April 28, 2015
One of my favorite historians is a guy named Will Durant.
Durant is unfortunately no longer with us, but he and his wife Ariel made history more interesting than all the soap operas my mother used to watch when I was a kid.
I thought about something he wrote this morning when I glanced at the paper and saw a headline about the riots in Baltimore.
In Durant’s seminal work on Louis the XIV, he wrote that “the men who can manage men manage the men who can manage only things, and the men who can manage money manage all.”
Now if the quote is confusing, just focus on the last eight words.
And Durant was right. There are people out there on one side, and they’re angry. They’re looting, they’re rioting.
On the other side you have the state trying to stop them. Police and national guard units with their urban tactics and weapon systems.
They are the ultimate expression of men managing men managing things.
But is the men who manage money, who are managing all.
In our system, we have an unelected central banking elite managing the money.
Their policies have enriched a tiny percentage of wealthy individuals while utterly vanquishing untold millions.
Those in the middle class find that they’re not able to keep up with the rising cost of living.
Those little emergencies in life that we never plan on now completely wipe people out.
And the dream of retirement has now become almost an immature fantasy rather than a realistic and achievable goal.
People that are even lower on the socio-economic totem pole have it even worse.
There’s a great social despair that falls when people feel resigned to their economic station with no hope of advancement.
Hope is the most powerful of human emotions. More than fear.
It’s the reason why many politicians get elected.
When hope becomes crushed by the system, all you’re left with is fear and anger. That’s what we’re seeing in Baltimore.
Everybody has a breaking point. And more and more people are starting to reach theirs.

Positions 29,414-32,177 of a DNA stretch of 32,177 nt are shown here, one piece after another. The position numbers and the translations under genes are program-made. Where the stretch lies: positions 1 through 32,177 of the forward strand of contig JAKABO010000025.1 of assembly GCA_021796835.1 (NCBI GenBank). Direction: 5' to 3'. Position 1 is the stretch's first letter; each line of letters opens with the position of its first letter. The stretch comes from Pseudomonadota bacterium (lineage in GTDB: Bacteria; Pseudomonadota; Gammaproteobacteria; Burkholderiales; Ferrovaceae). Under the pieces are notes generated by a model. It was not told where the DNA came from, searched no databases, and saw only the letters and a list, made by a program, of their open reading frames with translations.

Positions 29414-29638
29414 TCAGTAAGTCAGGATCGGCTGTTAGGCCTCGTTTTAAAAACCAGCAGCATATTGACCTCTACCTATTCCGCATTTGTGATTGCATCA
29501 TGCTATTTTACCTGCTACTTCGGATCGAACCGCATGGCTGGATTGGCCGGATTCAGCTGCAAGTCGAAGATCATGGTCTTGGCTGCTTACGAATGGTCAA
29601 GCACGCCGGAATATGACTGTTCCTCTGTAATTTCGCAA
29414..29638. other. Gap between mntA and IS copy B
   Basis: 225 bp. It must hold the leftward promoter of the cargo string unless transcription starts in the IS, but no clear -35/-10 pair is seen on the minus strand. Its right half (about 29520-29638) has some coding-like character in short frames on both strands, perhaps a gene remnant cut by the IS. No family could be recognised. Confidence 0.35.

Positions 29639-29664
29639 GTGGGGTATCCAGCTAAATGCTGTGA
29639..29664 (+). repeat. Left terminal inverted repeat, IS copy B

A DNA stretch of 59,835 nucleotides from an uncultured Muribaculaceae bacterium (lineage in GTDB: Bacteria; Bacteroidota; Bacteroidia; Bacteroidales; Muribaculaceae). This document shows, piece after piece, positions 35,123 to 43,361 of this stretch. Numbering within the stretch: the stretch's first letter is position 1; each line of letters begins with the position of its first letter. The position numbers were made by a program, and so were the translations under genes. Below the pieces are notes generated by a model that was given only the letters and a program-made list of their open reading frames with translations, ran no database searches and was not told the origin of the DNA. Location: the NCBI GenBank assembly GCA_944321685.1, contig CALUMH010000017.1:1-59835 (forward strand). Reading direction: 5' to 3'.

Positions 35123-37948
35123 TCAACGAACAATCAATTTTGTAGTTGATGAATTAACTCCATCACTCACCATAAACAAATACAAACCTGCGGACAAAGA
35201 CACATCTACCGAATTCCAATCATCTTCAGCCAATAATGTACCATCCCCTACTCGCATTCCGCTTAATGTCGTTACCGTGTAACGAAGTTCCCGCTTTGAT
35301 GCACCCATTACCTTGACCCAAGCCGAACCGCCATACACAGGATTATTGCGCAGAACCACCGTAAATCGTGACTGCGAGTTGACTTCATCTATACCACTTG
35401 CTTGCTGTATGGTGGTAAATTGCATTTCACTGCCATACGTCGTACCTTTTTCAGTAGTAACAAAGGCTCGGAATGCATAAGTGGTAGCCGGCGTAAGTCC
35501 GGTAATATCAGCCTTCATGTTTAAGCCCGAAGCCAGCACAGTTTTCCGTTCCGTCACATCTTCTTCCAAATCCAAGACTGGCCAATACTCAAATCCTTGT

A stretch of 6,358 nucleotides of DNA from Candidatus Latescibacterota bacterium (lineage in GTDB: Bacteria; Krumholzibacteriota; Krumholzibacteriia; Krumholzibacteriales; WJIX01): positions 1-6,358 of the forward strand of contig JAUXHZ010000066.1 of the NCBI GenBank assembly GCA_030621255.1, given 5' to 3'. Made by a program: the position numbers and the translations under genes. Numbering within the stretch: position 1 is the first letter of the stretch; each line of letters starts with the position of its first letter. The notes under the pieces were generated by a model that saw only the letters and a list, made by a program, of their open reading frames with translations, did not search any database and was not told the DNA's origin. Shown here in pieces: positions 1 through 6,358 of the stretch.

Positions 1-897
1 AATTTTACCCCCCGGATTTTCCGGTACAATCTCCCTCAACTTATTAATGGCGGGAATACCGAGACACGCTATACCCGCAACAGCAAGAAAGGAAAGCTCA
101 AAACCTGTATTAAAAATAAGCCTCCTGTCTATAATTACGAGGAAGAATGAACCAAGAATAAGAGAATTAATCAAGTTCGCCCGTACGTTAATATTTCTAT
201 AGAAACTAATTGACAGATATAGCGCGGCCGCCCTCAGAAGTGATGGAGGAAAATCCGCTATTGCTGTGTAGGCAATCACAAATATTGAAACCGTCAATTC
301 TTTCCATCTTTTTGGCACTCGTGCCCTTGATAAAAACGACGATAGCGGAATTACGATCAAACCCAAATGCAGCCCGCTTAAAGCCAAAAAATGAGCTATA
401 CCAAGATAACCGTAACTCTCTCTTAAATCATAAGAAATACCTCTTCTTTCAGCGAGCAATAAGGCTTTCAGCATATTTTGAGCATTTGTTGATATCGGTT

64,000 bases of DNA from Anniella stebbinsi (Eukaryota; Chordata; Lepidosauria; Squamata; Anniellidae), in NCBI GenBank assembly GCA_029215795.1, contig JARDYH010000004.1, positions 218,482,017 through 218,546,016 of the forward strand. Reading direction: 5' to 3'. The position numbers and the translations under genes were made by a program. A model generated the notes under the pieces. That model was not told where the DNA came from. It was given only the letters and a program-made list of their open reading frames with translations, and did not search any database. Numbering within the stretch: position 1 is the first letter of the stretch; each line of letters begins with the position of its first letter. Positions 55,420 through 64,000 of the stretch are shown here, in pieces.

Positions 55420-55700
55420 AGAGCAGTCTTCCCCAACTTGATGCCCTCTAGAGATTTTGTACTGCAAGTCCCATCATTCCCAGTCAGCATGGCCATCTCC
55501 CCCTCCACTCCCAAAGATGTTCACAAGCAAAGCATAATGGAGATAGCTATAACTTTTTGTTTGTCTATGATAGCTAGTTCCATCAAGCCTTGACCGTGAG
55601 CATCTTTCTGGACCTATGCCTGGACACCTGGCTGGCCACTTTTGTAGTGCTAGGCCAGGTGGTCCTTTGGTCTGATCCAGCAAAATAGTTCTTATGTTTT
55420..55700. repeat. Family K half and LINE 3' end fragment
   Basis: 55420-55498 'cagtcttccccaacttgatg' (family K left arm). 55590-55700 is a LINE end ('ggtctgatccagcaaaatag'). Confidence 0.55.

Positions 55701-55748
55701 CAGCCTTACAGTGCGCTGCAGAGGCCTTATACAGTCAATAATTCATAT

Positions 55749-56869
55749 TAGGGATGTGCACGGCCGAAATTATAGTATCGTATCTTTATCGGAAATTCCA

This isn’t just about racism.
We’ve been force-fed a toxic monetary system that has destroyed any hope of upward mobility and long-term security.
And it’s as if the collective immune system of the middle-class is simultaneously having a violent reaction to this financial poison.
The objective data out there shows us that wealth inequality and income inequality are the highest they’ve been in modern times. And that’s really saying something.
Now, inequality is entirely natural. There will always be those that are stronger and swifter, whether among humans or in the wild.
Engineering economic despair as a matter of policy, however, is entirely unnatural. It’s immoral. Destructive. And as history shows, it’s dangerous.
Plutarch tells us of Ancient Greece being on a knife’s edge in the 6th century B.C. until Solon came to power.
Facing a peasant revolution, he devalued the currency, forgave debt, taxed the rich, established numerous social welfare programs, and even confiscated private property for redistribution.
Durant himself tells us that anger and inequality become so great that nature has a way of correcting itself, either “by legislation redistributing wealth or by revolution distributing poverty”.
This is happening all across the West, whether the anger in Baltimore or the neo-Nazi politicians being elected in Europe.
The world’s not coming to an end, it’s changing. And sometimes that change can bring some difficult transition.
We can’t stop it from happening. But we can take every sensible step to ensure that we are watching it from the sidelines.